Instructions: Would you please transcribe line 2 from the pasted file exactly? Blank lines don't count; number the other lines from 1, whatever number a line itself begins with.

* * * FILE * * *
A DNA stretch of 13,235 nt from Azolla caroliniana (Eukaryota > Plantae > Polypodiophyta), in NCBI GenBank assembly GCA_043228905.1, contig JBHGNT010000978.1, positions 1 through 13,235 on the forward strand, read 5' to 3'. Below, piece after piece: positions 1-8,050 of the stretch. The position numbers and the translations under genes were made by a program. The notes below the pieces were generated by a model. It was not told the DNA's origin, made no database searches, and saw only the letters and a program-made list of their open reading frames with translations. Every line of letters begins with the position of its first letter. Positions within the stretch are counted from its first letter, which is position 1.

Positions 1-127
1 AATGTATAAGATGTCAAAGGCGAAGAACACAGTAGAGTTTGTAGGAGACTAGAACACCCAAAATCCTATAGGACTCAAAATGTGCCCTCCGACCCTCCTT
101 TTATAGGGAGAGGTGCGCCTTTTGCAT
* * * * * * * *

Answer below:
Positions 1-127